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The European Court of Justice has been advised that the rights of same-sex spouses must be recognised by every EU Member State, even if a nation’s government does not allow gay marriage.
The landmark statement came from the ECJ’s advocate general Melchior Wathelet, who in an official legal opinion stated there had been an ‘evolution’ in recent times, meaning ‘the term marriage means a union between two persons of the opposite sex can no longer be followed’.
In the Advocate General’s opinion, the term spouse in EU law must be ‘interpreted autonomously and uniformly throughout the EU’, adding that it ‘refers to a relationship based on marriage while nevertheless being neutral as to the sex of the persons concerned and indifferent as to the place where that marriage was contracted’.Article continues below...
Previously known as Reforming Family Justice: A Guide to the Family Court and the Children and...
The Advocate General’s recommendation to the Court of Justice will now be considered by a panel of judges, and if upheld will become law across the EU. This means EU citizens will be allowed to bring in their same-sex spouses from non-EU countries to live with them in any Member State under free movement rules, a right some countries only recognise for opposite-sex marriages.
'Many same-sex couples living across the EU and those seeking to return with same-sex partners should be able to benefit and ensure that, in particular, their non-EU partners can make immigration applications on an equal playing field’.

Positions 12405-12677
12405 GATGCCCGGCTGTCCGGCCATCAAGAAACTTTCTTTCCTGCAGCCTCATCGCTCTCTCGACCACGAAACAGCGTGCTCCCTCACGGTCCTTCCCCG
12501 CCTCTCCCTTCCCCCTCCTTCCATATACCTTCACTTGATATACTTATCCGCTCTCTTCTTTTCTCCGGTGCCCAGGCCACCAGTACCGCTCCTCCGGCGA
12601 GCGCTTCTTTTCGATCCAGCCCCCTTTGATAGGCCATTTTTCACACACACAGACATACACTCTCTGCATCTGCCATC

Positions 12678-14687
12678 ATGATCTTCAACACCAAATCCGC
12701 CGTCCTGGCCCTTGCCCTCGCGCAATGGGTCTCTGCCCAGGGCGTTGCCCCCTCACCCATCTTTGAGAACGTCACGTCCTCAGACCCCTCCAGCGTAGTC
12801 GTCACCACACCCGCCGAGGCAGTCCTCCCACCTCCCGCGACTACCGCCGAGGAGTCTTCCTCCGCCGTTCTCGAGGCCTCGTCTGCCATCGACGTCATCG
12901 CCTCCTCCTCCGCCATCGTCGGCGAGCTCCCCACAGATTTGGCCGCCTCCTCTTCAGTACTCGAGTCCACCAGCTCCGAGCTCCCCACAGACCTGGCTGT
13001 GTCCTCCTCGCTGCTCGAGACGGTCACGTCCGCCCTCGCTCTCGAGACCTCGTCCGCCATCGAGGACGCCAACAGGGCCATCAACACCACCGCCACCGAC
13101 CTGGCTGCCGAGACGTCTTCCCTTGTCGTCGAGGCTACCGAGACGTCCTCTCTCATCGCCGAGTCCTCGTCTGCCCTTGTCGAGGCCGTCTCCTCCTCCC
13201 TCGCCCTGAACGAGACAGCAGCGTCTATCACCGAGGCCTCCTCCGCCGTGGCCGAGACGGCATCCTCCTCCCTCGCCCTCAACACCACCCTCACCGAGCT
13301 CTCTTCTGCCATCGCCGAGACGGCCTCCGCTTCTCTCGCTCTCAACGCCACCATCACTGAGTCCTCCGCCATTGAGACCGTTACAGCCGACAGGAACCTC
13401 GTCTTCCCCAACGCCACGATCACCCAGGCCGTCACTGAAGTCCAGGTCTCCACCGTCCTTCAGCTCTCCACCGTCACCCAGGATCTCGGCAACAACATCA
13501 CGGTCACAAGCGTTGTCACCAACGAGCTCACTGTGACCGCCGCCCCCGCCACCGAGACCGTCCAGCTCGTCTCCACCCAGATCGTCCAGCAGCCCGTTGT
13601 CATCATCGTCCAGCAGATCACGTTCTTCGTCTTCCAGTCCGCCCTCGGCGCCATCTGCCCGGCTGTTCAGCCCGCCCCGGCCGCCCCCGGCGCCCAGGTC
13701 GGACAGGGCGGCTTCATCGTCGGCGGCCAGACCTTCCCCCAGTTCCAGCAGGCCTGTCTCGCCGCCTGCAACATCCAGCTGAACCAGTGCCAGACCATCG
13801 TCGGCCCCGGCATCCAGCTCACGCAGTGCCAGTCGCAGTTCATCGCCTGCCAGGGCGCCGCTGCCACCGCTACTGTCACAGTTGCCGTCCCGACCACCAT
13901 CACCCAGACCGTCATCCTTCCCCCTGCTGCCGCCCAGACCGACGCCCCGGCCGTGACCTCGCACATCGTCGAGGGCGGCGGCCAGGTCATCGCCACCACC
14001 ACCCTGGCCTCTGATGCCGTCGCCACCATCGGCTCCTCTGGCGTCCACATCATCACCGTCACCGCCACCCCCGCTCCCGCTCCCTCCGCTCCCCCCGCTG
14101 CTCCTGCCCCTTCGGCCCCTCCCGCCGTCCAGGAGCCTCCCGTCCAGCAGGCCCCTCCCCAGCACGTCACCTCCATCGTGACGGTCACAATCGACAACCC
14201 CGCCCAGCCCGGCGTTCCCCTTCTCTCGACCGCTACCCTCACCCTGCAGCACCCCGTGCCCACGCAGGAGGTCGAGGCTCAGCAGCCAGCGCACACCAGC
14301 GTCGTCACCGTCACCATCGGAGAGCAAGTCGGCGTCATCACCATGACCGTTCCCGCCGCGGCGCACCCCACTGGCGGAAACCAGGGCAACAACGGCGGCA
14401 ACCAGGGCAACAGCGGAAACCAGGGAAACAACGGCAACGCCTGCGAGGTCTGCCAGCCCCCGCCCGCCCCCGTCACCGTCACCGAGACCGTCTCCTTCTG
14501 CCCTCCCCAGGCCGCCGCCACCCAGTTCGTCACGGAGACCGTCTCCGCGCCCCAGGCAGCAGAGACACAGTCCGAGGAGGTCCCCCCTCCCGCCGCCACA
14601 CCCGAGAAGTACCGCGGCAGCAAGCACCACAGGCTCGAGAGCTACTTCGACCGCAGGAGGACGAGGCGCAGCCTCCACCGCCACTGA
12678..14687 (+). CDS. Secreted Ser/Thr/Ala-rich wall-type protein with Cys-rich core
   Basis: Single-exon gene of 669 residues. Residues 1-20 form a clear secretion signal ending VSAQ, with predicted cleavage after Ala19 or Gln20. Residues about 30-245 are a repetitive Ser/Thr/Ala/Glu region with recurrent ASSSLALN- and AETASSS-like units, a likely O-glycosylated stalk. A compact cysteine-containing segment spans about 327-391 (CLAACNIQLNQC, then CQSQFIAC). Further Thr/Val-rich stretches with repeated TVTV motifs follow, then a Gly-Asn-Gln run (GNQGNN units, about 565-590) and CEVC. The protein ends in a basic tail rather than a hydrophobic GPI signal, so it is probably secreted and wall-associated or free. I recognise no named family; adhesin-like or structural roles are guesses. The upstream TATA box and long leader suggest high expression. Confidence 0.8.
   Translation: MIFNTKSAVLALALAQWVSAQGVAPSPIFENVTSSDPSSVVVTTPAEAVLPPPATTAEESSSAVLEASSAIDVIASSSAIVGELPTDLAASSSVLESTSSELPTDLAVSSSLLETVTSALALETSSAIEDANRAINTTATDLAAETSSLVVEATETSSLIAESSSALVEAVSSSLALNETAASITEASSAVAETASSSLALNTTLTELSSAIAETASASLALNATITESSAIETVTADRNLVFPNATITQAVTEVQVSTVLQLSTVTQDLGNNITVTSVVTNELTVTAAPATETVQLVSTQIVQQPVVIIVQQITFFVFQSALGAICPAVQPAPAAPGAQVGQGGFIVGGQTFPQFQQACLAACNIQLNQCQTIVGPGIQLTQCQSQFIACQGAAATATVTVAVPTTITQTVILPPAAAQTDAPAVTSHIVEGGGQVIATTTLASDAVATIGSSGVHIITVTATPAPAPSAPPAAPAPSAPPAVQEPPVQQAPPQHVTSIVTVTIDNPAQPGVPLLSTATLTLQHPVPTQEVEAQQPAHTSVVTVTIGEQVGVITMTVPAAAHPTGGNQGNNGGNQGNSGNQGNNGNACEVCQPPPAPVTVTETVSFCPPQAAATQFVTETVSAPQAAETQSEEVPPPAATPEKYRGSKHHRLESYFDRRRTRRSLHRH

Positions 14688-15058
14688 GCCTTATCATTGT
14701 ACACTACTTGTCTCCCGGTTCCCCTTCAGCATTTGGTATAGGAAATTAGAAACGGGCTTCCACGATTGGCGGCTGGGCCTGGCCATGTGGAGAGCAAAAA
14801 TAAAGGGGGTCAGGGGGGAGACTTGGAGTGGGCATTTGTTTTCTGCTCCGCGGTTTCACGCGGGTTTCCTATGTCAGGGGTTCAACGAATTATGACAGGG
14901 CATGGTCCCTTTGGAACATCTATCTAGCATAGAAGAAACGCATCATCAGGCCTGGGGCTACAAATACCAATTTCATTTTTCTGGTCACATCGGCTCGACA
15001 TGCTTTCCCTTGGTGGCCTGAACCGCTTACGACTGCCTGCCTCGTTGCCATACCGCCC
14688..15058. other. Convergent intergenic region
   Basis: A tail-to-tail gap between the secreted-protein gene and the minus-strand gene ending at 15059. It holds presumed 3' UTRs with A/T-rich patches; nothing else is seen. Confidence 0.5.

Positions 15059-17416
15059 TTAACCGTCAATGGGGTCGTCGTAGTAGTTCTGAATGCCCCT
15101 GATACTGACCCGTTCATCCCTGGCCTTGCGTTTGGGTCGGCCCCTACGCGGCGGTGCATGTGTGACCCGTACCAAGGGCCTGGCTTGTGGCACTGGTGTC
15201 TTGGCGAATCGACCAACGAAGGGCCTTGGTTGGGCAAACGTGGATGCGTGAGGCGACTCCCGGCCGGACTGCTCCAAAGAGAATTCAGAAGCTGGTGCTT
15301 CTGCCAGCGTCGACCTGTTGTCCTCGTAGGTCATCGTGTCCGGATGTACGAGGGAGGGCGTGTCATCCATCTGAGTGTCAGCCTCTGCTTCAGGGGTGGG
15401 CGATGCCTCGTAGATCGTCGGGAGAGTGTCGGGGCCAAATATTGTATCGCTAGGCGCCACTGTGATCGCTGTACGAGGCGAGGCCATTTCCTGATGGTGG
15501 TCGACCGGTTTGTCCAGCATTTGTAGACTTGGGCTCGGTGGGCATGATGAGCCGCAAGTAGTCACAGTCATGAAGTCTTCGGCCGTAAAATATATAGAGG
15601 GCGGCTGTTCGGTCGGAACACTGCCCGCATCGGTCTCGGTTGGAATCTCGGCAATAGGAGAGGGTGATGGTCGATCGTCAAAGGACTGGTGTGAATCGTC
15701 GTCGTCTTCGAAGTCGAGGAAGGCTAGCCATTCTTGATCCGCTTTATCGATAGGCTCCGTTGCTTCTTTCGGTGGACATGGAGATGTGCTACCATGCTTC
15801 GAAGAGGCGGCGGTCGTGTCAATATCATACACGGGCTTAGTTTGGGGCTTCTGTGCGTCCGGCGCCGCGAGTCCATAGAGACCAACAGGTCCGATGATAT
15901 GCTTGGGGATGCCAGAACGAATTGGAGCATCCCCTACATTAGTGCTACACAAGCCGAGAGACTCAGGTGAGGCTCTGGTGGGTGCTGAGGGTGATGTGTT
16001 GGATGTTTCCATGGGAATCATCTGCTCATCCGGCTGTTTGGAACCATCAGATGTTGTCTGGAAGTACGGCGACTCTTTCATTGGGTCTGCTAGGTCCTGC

'Same-sex marriages are now part of the modern reality and as such the law should not seek to cut itself off from society by ignoring the position as it actually is, to do so otherwise would result in the rule of law losing its effectiveness’.
The case at the centre of the recommendation is Relu Adrian Coman and Others v Inspectoratul General pentru Imigrări and others: Case C-673/16.
Mr Coman, a Romanian national, married his US husband, Mr Hamilton, in Brussels in 2010.
In 2012 they requested the Romanian authorities to issue them with the necessary documents that would permit Mr Hamilton to exercise the freedom to join his husband in Romania.
The Romanian authorities refused to grant such right of residence on the ground that as Romania did not recognise same-sex marriages, Mr Hamilton could not be classified as a spouse.
However, as O’Callaghan explains the, Advocate General’s statement to the Court of Justice confirmed that the legal issue was not the legalisation or otherwise of same-sex marriage:
‘Rather, it was one of free movement of EU citizens and so while a Member State is free to decide as to whether it will or will not provide for same-sex marriage in its own domestic legal system, it is required to fulfil its obligations under EU law and this include the prohibition as to placing barriers upon free movement.’
If the Court of Justice accepts the opinion of the Advocate General, Carter also acknowledges there is far more work to be done when it comes to equality:
‘While these changes are welcome, it would be good to see the UK and EU turn their attention now to making positive change and ensuring that those who identify as gender neutral and other members of the LGBTQI+ community no longer have to fight for basic human rights to be recognised.’
Kingsley Napley partner, Andrew Tingley, says the decision could have interesting consequences for the UK, because although it recognises same-sex marriage, once the UK leaves the EU, British citizens will no longer benefit from free movement:
‘Consequently, in those EU countries which do not recognise same sex marriage, British Citizens will be at a disadvantage.
EU citizens currently living in the UK with a citizenship of a country which currently does not recognise same sex marriage will no longer be able to exercise their freedom of movement rights in accordance with Surinder Singh principles.’